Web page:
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Blue-green algae levels are back to ‘normal’ in the Manatee River, DEP says

Why is the water so green?

An algal bloom in some waters of the Manatee River has been detected by the Florida Department of Environmental Protection. No toxins have been present in recent water samples.
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An algal bloom in some waters of the Manatee River has been detected by the Florida Department of Environmental Protection. No toxins have been present in recent water samples.

Algae levels in the Manatee River are back to “normal,” according to the latest weekly update on blue-green algae from the Florida Department of Environmental Protection.

Algal blooms were not detected at all in two Manatee County site visits, FDEP officials said. The news comes about three weeks after thick algae blooms were found clogging waterways at Robinson Preserve and in the Manatee River.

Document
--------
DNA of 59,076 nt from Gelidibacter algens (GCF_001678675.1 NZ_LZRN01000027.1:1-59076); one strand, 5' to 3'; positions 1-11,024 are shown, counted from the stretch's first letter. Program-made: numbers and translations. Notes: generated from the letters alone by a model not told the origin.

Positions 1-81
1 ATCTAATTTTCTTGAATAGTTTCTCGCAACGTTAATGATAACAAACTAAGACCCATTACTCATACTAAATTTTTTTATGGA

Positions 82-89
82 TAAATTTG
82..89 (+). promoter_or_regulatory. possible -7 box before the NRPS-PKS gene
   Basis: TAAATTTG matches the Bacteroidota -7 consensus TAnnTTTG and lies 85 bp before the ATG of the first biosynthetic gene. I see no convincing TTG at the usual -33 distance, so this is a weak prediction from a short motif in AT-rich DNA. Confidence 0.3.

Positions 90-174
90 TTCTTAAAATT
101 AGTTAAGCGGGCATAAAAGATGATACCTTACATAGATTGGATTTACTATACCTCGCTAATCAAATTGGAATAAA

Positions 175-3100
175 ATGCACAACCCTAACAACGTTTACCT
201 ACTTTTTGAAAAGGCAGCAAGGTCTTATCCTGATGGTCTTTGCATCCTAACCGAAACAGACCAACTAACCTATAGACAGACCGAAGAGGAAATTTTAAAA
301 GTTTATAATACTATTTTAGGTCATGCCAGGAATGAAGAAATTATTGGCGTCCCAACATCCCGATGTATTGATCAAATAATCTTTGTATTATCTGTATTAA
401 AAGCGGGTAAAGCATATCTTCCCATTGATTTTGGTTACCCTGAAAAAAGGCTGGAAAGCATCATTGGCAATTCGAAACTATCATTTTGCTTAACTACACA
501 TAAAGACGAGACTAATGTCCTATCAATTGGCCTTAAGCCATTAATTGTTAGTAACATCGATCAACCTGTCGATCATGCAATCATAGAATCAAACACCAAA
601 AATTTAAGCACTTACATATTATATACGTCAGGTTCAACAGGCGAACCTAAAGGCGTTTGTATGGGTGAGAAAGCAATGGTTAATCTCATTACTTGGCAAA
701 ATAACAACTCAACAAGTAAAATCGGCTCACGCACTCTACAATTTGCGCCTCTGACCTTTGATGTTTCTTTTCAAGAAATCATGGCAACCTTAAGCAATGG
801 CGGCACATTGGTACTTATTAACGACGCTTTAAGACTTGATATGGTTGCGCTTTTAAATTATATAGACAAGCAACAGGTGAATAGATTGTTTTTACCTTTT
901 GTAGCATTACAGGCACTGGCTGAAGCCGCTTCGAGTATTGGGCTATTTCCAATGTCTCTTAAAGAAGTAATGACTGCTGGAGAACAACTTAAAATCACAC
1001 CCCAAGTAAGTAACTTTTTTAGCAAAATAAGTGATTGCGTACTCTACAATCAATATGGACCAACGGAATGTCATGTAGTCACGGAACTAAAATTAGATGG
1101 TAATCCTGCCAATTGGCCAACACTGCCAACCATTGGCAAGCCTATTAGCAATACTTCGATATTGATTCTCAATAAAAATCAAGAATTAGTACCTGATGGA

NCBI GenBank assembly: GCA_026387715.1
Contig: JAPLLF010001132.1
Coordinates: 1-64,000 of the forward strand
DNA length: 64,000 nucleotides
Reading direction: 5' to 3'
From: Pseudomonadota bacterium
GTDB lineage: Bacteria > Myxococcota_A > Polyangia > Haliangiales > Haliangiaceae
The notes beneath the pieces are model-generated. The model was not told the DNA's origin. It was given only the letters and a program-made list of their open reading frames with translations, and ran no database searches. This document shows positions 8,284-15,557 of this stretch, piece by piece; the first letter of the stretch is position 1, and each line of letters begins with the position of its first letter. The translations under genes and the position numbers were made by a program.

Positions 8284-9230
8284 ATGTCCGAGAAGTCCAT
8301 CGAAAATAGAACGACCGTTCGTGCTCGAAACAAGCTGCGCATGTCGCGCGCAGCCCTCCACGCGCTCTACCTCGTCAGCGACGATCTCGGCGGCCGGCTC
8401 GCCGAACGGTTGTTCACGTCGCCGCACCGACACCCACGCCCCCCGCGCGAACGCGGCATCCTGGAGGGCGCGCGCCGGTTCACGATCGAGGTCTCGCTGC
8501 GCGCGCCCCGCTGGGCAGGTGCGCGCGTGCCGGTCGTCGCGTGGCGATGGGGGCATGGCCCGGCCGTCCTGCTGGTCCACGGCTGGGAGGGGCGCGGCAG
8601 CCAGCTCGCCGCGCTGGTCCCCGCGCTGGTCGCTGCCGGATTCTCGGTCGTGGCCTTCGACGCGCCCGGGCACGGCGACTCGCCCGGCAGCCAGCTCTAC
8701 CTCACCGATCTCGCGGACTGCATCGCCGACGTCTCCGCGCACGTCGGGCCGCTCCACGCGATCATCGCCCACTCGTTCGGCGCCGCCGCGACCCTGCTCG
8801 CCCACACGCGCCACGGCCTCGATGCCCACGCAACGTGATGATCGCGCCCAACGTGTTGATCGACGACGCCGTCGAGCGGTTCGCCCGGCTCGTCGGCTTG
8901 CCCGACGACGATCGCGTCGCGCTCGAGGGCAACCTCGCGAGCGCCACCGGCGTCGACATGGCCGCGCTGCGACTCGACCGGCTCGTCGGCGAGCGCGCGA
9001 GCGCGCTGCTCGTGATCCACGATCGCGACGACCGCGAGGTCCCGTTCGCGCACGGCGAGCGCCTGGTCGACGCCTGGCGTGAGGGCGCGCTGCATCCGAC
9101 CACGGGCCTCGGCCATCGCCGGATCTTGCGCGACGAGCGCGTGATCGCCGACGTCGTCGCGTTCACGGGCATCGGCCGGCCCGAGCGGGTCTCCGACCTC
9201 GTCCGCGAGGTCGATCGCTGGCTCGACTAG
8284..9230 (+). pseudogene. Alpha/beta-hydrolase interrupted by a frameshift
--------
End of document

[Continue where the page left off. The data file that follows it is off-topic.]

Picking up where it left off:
“The Manatee River conditions have improved to normal,” the DEP wrote in its report.

The Braden River, however, still has a “slight green tint,” officials said, and additional sampling will be conducted soon. The recent bloom attracted attention from local politicians who toured Robinson Preserve along with county staff to experience the issue firsthand at the end of June.

To report a freshwater algal bloom or to request information about blue-green algae, call FDEP at (855) 305-3903.

Thick algae in some of the waterways at Robinson Preserve, thought to be blue-green algae and grasses, created a bit of a stink and tough paddling for kayakers.

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Ryan Callihan is the Bradenton Herald’s County Reporter, covering local government and politics. On the weekends, he also covers breaking news. Ryan is a graduate of USF St. Petersburg.
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